Kenneth S. Abraham

"Second Generation" Issues in Environmental Liability Insurance Litigation

PUBLISHER
Environmental Claims Journal
DATE
1991
 

UVA Law Faculty Affiliations

Abstract

During the past several years environmental liability insurance litigation has continued to pose a series of challenging and complex issues. Yet many of the central issues that arise in environmental insurance coverage disputes remain unresolved. For example, few state supreme courts have ruled definitively on what might be called the "first generation" of issues that were raised in this litigation: the meaning of the term "damages" in the standard Comprehensive General Liability (CGL) insurance policy, the application of the "pollution exclusion" in that policy to gradual pollution that results in unexpected harm, the scope of the "owned-property" exclusion, and the appropriate trigger of coverage to be applied in hazardous waste cleanup claims. Several more years may elapse before a firm trend on these coverage issues begins to emerge, if indeed a trend does emerge. While policyholders and insurers litigate these first generation issues and await trends in their resolution, we have entered a second decade of this litigation, and a "second generation" of coverage issues has begun to arise.

These second generation issues have arisen for two reasons. First, it was inevitable that as coverage litigation matured a numberof issues that had not been clearly recognized from the outset would emerge. Another reason, however, is that both insurers and policyholders can raise them as part of an effort to neutralize or avoid the effects of adverse resolutions of first generation issues. As the shape of possible judicial reactions to the damages, pollution exclusion, owned-property, and trigger questions has become more clear, counsel have begun to anticipate these reactions in ways that have raised a second generation of coverage issues.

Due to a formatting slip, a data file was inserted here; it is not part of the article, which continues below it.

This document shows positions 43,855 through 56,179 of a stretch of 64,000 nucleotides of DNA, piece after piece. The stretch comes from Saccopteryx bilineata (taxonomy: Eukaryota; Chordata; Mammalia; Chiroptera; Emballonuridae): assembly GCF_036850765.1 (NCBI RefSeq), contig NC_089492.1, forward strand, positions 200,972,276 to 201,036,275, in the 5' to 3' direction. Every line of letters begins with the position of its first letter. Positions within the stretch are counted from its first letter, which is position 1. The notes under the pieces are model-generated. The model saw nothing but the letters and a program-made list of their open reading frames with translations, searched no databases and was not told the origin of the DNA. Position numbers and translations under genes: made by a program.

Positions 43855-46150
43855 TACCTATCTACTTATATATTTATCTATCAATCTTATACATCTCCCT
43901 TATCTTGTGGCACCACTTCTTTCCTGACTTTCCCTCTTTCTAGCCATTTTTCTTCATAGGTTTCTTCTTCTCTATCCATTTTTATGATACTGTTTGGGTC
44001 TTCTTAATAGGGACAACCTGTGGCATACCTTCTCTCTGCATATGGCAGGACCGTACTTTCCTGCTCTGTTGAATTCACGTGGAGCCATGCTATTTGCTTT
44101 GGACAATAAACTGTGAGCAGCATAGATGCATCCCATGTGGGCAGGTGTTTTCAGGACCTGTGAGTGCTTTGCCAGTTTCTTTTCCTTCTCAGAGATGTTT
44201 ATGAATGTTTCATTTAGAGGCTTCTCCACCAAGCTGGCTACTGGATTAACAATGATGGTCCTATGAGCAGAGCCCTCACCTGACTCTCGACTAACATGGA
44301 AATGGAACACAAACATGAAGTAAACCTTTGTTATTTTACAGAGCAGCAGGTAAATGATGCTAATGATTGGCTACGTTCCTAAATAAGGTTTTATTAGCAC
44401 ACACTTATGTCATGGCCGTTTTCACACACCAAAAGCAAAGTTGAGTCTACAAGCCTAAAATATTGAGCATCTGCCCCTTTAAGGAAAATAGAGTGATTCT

Three of these are of particular significance: (1) the meaning of the limitation on coverage of liability for harm that was "neither expected nor intended" by the insured; (2) whether and when insurers may be bound by previously-taken positions that are inconsistent with the denial of coverage of current claims; and (3) the extent to which megacoverage disputes should be consolidated and resolved in a single proceeding or fragmented and litigated on a piecemeal basis in multiple jurisdictions. Of course, in characterizing these as second generation issues I am painting with a broad brush. The issues have been raised-at least in some cases-almost from the inception of the megacoverage litigation of the 1980s. Until recently, however, few litigants or courts have been preoccupied by these issues. Moreover, although the arguments that may be employed on both sides of the first generation coverage issues are now well developed, the same cannot be said of the second generation issues. There is much more room for creative attorneys to contribute new arguments to the debate over these second generation issues and thereby to further their clients' interests.

 

Citation

Kenneth S. Abraham, "Second Generation" Issues in Environmental Liability Insurance Litigation, 3 Environmental Claims Journal 309-325 (1991).
 

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